Magazine article American Libraries

Teen Reading and Indigenous Knowledge

Magazine article American Libraries

Teen Reading and Indigenous Knowledge

Article excerpt

The young men ran alongside the bus waving spears, whistling like exotic birds, and shouting in what we would later learn was the Chinyanja language. Outfitted only in Zulu feather headdresses and fur loincloths, their job was to greet us tourists with an "authentic" African experience at a game reserve where zebras and monkeys roamed the grounds each day. All of this was, of course, carefully orchestrated--even the apparently random appearance of the animals.

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This year's World Library and Information Congress of the International Federation of Library Associations and Institutions (IFLA) took place in Durban, South Africa, which gave many delegates, including this one, their first glimpse of sub-Saharan Africa. The slightly hokey performance of these young men reminded me how much commercial gimmickry perpetuates the cultural images that live in the public consciousness, making me think about the role of libraries in the collection and preservation of indigenous knowledge, a recurrent conference theme (see p. 36).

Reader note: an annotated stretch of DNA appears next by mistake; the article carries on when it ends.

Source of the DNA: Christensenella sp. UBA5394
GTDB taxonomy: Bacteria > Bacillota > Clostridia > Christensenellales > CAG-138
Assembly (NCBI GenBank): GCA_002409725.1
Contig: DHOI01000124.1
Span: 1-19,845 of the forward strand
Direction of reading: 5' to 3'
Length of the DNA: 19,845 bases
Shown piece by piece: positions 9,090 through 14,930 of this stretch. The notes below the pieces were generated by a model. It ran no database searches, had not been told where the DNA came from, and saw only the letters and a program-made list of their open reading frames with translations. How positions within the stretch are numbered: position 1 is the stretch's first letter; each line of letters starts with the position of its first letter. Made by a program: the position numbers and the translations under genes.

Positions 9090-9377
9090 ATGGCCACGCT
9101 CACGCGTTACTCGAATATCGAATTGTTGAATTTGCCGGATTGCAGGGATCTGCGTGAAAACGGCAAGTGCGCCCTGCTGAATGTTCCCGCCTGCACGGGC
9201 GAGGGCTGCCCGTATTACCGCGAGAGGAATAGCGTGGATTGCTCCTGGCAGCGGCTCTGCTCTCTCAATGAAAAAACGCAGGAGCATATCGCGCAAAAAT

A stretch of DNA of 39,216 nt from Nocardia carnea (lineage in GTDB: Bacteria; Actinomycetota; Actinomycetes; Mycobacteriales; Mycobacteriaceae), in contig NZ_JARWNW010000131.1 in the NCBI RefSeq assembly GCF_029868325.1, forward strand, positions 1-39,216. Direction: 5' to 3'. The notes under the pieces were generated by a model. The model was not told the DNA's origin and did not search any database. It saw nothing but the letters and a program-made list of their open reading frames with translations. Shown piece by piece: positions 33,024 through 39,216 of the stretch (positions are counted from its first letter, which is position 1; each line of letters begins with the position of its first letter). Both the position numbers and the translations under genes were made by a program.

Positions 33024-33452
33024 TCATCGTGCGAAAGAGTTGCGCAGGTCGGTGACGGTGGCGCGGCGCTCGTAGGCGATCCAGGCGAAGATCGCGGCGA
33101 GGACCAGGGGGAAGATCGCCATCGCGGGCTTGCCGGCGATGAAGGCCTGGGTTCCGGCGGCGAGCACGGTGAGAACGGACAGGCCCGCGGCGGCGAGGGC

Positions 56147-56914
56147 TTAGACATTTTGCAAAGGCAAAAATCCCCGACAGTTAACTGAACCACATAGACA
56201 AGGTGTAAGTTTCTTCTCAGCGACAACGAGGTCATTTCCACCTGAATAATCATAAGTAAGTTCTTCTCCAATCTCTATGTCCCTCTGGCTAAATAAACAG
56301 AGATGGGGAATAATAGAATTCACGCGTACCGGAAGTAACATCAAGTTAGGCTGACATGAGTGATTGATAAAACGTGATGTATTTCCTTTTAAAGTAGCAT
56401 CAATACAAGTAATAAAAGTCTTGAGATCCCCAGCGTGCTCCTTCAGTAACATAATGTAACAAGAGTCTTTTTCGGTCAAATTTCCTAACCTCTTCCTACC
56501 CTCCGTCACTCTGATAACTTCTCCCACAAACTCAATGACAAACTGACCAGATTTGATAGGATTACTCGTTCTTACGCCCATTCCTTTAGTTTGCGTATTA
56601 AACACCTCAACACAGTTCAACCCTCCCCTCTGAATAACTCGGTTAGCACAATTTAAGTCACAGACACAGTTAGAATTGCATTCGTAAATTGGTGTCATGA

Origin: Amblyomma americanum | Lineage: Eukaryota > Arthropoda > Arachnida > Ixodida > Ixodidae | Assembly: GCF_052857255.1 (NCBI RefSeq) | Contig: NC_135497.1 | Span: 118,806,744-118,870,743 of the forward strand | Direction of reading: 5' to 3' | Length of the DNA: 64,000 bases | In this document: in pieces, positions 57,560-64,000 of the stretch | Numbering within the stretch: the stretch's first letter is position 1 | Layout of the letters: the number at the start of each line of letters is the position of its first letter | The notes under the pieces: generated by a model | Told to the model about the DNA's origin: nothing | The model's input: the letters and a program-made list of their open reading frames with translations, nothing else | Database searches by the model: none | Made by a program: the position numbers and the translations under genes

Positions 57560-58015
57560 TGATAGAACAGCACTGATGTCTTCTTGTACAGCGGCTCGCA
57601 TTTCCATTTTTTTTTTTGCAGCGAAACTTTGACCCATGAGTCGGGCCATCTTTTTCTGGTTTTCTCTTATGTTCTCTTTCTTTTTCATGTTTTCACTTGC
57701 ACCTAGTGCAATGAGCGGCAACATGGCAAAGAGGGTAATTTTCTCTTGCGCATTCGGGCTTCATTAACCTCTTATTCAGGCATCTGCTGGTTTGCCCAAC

Occurring just 13 years after the end of apartheid, the Durban conference, in style and substance, was largely about black Africa and the progress South Africa has made in reinventing itself as a democracy with a constitution that prohibits discrimination of almost every kind.

The conference programs addressed serious issues facing libraries in South Africa and throughout the continent--AIDS, poverty, genocide in Darfur--while emphasizing the need to attract new leadership and membership in the venerable federation that is arguably the world's most important international library organization. …

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